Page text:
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A University of Maryland team has been awarded a three-year, $1 million grant by the National Science Foundation to investigate the complex effects of intestinal serotonin on both gut and brain health.
The project will include culturing a model of the gut lining to monitor the gut’s creation of the neurotransmitter serotonin via multimodal integrated electrodes, then colonizing the model lining with different combinations of gut bacteria and using machine learning to process the simulated outcomes.
Serotonin regulates the link between gut and brain, affecting everything from bowel function to one’s mood. While neuroscientists know generally that the gut microbiome stimulates the generation of gastrointestinal serotonin, it is less well understood how specific bacterial species influence serotonin’s production and, subsequently, by what pathways this serotonin affects neural processes.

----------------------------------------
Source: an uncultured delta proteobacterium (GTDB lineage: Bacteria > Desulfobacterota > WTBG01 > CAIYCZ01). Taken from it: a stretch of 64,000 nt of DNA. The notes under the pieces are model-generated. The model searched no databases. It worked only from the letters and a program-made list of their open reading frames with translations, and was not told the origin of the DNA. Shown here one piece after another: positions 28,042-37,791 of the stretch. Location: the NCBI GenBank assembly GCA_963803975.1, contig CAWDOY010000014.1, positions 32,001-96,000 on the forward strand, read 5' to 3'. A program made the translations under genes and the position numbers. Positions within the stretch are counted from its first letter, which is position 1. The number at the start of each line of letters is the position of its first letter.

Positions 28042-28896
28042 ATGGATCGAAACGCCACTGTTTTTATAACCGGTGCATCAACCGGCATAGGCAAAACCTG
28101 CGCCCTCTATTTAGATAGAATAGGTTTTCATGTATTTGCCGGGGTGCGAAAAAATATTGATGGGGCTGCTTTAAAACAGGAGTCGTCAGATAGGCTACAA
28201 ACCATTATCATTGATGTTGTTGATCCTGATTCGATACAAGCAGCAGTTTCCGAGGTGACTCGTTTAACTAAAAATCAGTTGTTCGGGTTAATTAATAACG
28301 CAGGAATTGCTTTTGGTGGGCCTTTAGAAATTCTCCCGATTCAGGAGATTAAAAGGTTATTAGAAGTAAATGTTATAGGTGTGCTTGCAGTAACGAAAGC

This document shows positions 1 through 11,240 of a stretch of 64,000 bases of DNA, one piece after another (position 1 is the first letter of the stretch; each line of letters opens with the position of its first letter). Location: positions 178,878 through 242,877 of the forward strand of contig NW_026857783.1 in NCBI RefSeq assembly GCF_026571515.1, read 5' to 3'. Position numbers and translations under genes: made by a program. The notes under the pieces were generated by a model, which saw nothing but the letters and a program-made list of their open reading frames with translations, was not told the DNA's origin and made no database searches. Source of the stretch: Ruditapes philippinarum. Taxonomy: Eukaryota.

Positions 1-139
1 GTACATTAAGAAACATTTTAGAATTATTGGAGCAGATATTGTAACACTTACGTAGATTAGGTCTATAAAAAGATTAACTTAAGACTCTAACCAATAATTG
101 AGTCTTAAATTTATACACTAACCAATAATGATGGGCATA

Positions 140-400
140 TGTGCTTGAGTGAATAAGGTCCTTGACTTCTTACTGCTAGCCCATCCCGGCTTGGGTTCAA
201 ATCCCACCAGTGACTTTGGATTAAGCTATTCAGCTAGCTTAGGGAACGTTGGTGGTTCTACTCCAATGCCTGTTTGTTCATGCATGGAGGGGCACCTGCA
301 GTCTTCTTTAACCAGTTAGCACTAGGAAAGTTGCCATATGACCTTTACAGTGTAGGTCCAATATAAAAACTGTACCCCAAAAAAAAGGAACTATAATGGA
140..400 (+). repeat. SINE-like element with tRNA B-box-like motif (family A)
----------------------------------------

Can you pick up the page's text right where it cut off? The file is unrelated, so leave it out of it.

The award leverages UMD’s expertise in electrical and computer engineering, bioengineering, molecular biology, neuroscience, physics and data science. The project’s principal investigator is electrical and computer engineering Professor Reza Ghodssi, bioengineering Professor William Bentley, psychology Associate Professor Jens Herberholz, and physics Professor Wolfgang Losert are co-principal investigators.
Pilot data for the interdisciplinary project was gathered with help from an award from the Brain and Behavior Initiative’s Seed Grant Program.
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